Check students’ plans and ideas for the feasibility of their micro-expedition and presence of multidisciplinary aspects. Check their guidelines for working together for cohesion and authenticity.
Extending the Learning
This activity includes a long list of scientific fields—most ending in “ology.” Have students determine what this root word means and have them make a list of all of the fields or disciplines this expedition includes. Ask: Which ones have you never heard of before?
Have students contact the park or other site where they will conduct their micro-expedition. Have them ask about work that researchers or scientists do at the site. Arrange a video conference with people in the park or the researchers to discuss how they work with teams to accomplish their goals.
- analyze the contributions that different team members make to a research project
- determine ways to divide responsibility for different aspects of their micro-expedition
- Multimedia instruction
- 21st Century Student Outcomes
- Geographic Skills
Science and Engineering Practices
- Planning and carrying out investigations
Connections to National Standards, Principles, and Practices
IRA/NCTE Standards for the English Language Arts
- Standard 12: Students use spoken, written, and visual language to accomplish their own purposes (e.g., for learning, enjoyment, persuasion, and the exchange of information).
- Standard 8: Students use a variety of technological and informational resources (e.g., libraries, databases, computer networks, video) to gather and synthesize information and to create and communicate knowledge.
National Council for Social Studies Curriculum Standards
- Theme 3: People, Places, and Environments
National Geography Standards
- Standard 4: The physical and human characteristics of places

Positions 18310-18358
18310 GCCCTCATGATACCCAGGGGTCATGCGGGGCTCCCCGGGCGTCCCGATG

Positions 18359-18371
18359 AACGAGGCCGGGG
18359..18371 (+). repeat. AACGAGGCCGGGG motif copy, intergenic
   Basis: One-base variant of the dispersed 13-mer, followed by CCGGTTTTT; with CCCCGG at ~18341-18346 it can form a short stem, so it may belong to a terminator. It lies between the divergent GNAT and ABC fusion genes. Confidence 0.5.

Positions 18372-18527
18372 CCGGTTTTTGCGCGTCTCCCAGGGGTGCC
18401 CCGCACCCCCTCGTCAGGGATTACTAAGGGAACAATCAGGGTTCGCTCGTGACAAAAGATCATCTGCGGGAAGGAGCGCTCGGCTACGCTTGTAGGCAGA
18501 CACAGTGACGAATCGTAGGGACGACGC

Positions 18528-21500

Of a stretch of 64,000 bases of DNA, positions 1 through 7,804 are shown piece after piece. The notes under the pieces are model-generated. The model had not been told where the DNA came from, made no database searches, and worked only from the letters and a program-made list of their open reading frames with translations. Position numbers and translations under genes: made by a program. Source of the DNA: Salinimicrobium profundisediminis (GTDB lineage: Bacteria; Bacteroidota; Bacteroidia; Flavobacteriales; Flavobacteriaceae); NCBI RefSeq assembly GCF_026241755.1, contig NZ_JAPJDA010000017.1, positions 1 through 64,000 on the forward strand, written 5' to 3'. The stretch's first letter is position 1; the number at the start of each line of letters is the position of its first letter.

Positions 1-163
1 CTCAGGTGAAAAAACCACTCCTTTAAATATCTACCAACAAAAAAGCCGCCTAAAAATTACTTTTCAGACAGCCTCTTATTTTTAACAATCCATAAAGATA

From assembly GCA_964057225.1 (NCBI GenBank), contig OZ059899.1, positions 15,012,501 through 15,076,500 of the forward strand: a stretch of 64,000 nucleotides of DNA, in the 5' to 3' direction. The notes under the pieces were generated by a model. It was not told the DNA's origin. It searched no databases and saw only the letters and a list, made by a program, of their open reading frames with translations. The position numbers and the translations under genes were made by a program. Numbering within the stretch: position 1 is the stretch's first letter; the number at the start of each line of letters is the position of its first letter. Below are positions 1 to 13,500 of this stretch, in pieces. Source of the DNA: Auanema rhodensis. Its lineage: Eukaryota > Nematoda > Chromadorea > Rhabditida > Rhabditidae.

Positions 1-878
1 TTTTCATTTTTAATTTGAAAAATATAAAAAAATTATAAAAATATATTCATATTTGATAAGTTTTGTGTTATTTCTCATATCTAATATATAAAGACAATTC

National Science Education Standards
What You’ll Need
Materials You Provide
- Pencils, pens
The resources are also available at the top of the page.
- Internet Access: Required
- Tech Setup: 1 computer per classroom, Digital camera (and related equipment), Monitor/screen, Projector, Speakers, Video camera (and related equipment)
- Large-group instruction
- Small-group work
Multidisciplinary works involves a team of people, each with a different skill set and/or area of expertise, that work together, building on each other’s strengths, to accomplish a goal. Expedition planning and execution can be complex, so having multiple backgrounds and skillsets involved can contribute to richer findings and deeper understandings.
no oxygen in the environment.
science of the origin, development, and culture of human beings.
field of study.
branch of biology that studies the relationship between living organisms and their environment.
study and investigation of unknown places, concepts, or issues.
having to do with more than one academic subject, or discipline.
involving more than one field of knowledge or expertise.
rock or mineral formations, such as stalactites and stalagmites, created in a cave environment. Also called a cave formation.